How captions can be necessary for some, but boost learning for all
Our Accommodations in the Digital Age webinar series continued with a deep dive into the value in providing captions to all for an equitable learning experience.2 min read Published: 13 Nov 2023
Following on from the first instalment of our latest webinar series, Accommodations in the Digital Age, the Glean team continued the conversation in part two, exploring how captions can be necessary for some, but boost learning for all.
The session included how captions support more effective note taking, boost engagement, and increase accessibility for all students, not just those with a disability.
Here are three of the key takeaways from the session…
Captions are a vital accompaniment to video
According to a 2019 Verizon media study, 92% of US consumers watch videos with audio off on mobile devices. Alongside this, the report uncovered that 80% of viewers are more likely to finish a video with subtitles whilst 37% of viewers said video subtitles encourage them to turn the sound on.
As video content continues to proliferate, these figures are only going to increase, demonstrating that this is how people are consuming media online. Subtitles are not only an accessibility need, they’re an expectation.
This is further reinforced by the World Health Organisation, whose research has shown that 360 million people, over 5% of the world’s population, have disabling hearing loss.
And whilst the Web Content Accessibility Guidelines are very clear that video must have captions, this is the minimum first step.
Captions directly affect our memory
Whilst captions are relied upon by some, there is real potential for all when it comes to memory.
The Verizon media study mentioned above also found that when captioning was utilized, there was an 8% improvement in ad recall, a 10% increase in ad memory quality, and a 13% boost in brand linkage.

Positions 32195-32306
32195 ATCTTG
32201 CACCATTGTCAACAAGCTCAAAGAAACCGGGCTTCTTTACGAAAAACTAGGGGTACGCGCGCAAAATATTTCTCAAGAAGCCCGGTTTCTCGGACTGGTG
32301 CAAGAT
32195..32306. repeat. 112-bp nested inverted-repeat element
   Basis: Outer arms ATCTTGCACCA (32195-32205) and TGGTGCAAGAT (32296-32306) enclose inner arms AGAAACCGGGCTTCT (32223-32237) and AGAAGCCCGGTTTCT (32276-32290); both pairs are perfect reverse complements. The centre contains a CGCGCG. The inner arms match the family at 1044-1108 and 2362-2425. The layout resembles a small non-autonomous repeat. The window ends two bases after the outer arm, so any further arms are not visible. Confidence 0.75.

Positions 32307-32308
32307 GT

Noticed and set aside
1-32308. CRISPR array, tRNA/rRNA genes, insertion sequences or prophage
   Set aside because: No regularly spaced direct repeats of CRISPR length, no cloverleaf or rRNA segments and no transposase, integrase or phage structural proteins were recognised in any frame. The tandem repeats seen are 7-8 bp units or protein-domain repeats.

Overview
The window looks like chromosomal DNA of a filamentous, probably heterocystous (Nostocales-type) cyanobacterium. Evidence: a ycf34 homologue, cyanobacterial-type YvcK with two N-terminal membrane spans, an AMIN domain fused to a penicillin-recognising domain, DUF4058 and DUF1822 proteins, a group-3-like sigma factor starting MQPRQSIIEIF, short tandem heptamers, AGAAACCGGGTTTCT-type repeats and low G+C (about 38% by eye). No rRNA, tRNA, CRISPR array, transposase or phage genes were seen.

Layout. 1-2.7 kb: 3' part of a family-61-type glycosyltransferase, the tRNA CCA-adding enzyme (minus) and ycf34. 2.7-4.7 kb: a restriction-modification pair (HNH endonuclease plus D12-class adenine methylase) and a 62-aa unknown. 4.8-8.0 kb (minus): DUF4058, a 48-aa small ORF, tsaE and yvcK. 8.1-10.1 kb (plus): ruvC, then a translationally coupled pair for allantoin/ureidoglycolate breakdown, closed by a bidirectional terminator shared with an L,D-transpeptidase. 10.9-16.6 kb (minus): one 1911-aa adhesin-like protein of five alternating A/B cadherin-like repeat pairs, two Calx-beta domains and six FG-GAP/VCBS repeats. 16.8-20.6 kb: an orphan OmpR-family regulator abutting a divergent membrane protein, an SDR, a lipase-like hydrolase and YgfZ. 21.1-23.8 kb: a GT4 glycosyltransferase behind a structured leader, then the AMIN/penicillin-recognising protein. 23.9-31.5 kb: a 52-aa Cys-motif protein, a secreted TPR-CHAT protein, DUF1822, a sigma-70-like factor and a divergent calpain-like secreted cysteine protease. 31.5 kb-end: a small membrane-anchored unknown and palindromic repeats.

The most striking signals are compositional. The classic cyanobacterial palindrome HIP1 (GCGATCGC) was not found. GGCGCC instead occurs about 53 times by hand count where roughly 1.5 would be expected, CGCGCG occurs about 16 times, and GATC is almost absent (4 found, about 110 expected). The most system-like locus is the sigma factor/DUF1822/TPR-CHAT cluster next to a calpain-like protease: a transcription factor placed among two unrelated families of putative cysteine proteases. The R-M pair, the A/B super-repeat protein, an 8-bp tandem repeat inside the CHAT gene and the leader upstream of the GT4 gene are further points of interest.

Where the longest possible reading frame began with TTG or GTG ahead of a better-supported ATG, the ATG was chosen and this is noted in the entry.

If we can increase ad memory by using captions surely we can improve knowledge retention too?
Students are no longer consuming content within traditional confines. The portability of the mobile device has meant we take our whole selves, and our whole online content, with us as we move from place to place - meaning that captions are increasingly popular.
Naturally, this creates an opportunity for educators to improve knowledge retention through the use of captions.
Captions are not only for students with disabilities
By offering captions to all, there is an equitable learning experience at play. This is supported by the EDUCAUSE 2022 Students & Technology Report which highlighted:
“Assistive technology is not only for students with disabilities. It is well-known that students with disabilities are underserved for a number of reasons.
In this survey, only 5% of respondents indicated that they have a disability for which they need assistive technology. However, when provided with a list of specific assistive technologies, every item on the list was selected as necessary by at least 18% of respondents.
Over a third of respondents (38%) also said that they need captions on videos."
50% of all college student experiences now involve online learning and captioning can support multiple means of engagement within a lecture, both in the moment and beyond.
This online environment has the potential to offer a UDL lens on our approach to teaching and learning. Captions will of course support your pursuit of accessibility and inclusion but they go beyond that.
Those students with undiagnosed challenges that will benefit from captions are also included. Think about those with executive function challenges, processing challenges and those facing mental health challenges. Or even students with English as an additional language.
The ability to read and reflect on what was said live in class offers another means of input for the content but also a method to reflect on post lecture; simultaneously easing stress and the cognitive load by knowing that you won’t miss what is being said.
To learn more about the topic, click the button below to rewatch the session in full.
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